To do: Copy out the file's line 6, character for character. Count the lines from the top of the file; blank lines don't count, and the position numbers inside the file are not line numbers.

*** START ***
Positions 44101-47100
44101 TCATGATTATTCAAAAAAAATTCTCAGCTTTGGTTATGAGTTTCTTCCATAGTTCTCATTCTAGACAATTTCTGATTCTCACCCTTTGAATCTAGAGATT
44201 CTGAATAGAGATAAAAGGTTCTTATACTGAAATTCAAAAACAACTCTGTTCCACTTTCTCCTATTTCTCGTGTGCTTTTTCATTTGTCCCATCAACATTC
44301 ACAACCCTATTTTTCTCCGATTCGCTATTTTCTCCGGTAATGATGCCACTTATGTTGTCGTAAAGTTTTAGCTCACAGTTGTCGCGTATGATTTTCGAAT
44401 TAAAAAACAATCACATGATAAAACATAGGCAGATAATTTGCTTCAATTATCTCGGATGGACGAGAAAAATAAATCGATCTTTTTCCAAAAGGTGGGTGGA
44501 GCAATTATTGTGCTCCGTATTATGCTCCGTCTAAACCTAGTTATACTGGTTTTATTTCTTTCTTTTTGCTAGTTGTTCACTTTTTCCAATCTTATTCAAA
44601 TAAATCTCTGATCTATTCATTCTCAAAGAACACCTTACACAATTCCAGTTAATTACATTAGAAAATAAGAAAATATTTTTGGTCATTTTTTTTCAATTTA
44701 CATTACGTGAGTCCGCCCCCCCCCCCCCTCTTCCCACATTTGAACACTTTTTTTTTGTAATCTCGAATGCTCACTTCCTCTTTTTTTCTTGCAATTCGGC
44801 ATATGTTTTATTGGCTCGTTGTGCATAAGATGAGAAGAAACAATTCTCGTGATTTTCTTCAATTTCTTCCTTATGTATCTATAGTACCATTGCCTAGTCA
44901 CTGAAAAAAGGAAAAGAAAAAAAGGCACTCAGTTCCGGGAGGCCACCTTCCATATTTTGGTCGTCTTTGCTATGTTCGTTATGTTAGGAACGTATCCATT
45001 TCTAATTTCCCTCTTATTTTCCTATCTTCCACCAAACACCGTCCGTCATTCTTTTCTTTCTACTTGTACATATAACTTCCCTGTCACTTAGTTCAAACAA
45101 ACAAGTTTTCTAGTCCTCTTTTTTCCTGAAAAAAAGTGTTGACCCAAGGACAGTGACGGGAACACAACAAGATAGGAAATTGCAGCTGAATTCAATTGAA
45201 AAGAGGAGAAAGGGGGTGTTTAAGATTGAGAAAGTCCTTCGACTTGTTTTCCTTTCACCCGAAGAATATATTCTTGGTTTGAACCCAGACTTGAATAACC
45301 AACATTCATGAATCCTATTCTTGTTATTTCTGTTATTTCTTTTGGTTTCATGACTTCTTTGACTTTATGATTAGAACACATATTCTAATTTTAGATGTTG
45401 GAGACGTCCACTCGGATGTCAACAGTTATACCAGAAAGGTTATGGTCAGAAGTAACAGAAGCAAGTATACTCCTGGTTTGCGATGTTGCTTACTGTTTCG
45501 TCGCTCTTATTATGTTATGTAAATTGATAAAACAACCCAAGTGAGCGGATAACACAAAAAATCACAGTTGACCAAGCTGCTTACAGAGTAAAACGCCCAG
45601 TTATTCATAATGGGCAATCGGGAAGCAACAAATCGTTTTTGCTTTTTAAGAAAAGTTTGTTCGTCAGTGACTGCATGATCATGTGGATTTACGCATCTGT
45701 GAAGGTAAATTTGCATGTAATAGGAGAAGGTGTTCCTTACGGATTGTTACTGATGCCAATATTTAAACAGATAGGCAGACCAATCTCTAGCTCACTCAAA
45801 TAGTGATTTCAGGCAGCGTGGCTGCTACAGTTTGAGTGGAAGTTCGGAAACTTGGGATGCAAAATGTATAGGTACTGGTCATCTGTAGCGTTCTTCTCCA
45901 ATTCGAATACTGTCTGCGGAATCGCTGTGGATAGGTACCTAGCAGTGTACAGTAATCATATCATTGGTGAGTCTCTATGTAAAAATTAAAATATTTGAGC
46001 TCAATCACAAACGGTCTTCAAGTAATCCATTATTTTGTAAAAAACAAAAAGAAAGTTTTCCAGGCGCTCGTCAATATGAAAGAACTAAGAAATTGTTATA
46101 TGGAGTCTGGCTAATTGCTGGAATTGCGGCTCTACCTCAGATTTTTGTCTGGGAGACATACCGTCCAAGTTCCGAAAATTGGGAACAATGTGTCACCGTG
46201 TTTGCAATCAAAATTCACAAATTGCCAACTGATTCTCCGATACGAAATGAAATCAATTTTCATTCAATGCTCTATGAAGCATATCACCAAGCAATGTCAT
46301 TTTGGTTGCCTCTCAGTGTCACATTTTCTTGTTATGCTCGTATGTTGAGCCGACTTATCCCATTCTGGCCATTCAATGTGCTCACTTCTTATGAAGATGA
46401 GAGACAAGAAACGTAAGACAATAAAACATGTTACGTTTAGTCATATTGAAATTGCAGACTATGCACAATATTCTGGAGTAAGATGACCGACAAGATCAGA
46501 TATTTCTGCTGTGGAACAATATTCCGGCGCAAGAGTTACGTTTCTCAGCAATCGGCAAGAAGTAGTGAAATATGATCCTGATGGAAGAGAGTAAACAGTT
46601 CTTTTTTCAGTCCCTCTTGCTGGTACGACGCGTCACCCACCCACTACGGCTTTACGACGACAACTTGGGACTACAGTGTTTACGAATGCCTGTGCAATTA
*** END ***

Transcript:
44501 GCAATTATTGTGCTCCGTATTATGCTCCGTCTAAACCTAGTTATACTGGTTTTATTTCTTTCTTTTTGCTAGTTGTTCACTTTTTCCAATCTTATTCAAA